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Archive for May, 2010

Happy Memorial Day

Quig and Mara say Thanks!

Thanks to all who have served and continue to serve!

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Honor Ky Day

Today marks a year since Ky left his broken earthly vessel. I can’t say the year has flown by, but neither has it dragged too excruciatingly slowly. In the beginning it was pretty difficult. I felt lost. It’s gotten easier to function without him next to me as time has passed.  It took until February before I could even mention his name in my group classes without choking up.

I truly believe he brought Quig into our lives-probably as much for Quig as for me. It hasn’t been until the last couple months I healed enough to really focus on the gift he brought me in Quiggers. I’ve just begun to notice how similar Quig is to what Ky was when Ky first came to us. This realization has opened some new thoughts in my head and allowed me to get deeper into Quig’s.  That process is actually opening up my heart enough to let Quig in down deep and proper where dogs belong.

I’m seriously thinking Quig may be my next demo dog. While that’s been thought about before with Ledum (before he got off the plane & we saw his structure), and Tringa (before her ghastly hip report), even with Quigger’s questionable hips, he may actually be the one.

It’s true that I put whatever dog living in our house to whatever task they’re up for. Ledum has very bad structure. He works teaching first aid students about bad structure and its risks. He also gets to help out in puppy class by lying on the floor and playing with puppies. He loves this! He trots his big frame out and sends them all running with his size and then lies on the floor to become their furry trampoline.

Tringa does well as the main therapy dog. Lying quietly in school being read to and being fawned over with treats at intervals makes her very happy.

Mara is the original Ky-assistant-to-become-replacement. She helped him do lots of things. Now she does things he used to do and some of her own things. For some reason, though, people assume because of her breed (GSD) she just does these things naturally without training. That misconception makes it difficult to convince people their own dog can dog be trained to do these things also. Having a Leo for a demo dog helps show people any dog, even theirs, can be trained. Quig may help with people understand this.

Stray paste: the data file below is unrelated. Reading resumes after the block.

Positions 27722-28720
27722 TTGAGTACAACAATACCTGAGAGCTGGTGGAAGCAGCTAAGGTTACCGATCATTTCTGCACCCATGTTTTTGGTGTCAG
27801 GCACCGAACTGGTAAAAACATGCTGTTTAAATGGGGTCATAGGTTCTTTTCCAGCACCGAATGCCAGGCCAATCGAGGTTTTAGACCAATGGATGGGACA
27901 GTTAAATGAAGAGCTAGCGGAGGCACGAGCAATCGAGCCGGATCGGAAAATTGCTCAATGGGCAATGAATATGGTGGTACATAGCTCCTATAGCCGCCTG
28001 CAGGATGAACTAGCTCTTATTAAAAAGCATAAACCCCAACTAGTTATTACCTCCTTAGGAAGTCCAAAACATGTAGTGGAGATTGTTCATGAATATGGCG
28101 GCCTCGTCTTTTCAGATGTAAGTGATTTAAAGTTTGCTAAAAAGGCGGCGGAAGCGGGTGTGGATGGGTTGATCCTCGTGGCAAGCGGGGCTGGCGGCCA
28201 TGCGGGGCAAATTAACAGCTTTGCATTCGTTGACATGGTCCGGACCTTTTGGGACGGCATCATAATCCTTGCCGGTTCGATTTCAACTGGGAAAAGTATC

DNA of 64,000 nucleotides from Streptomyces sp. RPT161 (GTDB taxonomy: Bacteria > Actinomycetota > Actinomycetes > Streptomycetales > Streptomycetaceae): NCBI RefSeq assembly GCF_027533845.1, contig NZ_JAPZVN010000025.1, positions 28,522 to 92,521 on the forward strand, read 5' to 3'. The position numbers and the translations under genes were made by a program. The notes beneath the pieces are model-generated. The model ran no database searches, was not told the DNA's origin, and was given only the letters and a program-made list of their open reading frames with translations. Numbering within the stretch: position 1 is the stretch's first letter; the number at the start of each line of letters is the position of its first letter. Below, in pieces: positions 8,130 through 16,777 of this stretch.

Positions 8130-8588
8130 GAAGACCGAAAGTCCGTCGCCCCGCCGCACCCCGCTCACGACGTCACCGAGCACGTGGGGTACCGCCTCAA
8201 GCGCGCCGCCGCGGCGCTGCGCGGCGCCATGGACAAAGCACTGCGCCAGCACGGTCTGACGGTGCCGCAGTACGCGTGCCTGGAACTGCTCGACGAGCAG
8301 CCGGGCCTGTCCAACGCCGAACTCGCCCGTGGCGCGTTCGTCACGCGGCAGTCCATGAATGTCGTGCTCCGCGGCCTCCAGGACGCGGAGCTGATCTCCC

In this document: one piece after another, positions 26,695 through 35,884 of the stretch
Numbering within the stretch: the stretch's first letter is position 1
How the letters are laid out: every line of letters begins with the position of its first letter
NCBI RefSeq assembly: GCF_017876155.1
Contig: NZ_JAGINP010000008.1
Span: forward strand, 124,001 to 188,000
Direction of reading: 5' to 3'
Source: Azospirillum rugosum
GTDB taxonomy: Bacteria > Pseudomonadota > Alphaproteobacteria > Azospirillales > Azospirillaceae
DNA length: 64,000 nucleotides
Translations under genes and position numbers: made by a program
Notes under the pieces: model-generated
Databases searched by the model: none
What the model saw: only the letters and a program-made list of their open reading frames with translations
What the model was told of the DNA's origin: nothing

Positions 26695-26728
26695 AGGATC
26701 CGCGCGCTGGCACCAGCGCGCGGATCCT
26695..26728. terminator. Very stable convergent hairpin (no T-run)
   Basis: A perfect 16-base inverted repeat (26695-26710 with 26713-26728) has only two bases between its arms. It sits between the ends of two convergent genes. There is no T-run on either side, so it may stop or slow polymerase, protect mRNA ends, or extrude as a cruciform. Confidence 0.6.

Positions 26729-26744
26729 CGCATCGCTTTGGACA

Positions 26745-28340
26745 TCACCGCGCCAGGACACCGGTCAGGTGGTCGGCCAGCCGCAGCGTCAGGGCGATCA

Today I’ll take some quiet me time, some cry time, some happy time.

 I’ll spend some training time working on Quig’s fetch and general compliance to the high standard Ky set.

And Ky will be honored.

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Recently I saw an article that stated the number one complaint state forest rangers receive from the public in the state forest campgrounds concerns dogs. Complaints range from barking dogs left unattended on campsites, running loose in the campgrounds, dogs on beaches and in picnic areas to serious dog bites.

The rangers’ response to this was, of course, to strictly enforce the pet regulations -with good reason.

As a responsible pet owner, this saddens me greatly.

Something about being the setting of the Northwoods makes vacationing visitors think they don’t have enforce good dog behavior. Common sense seems to take a vacation, too.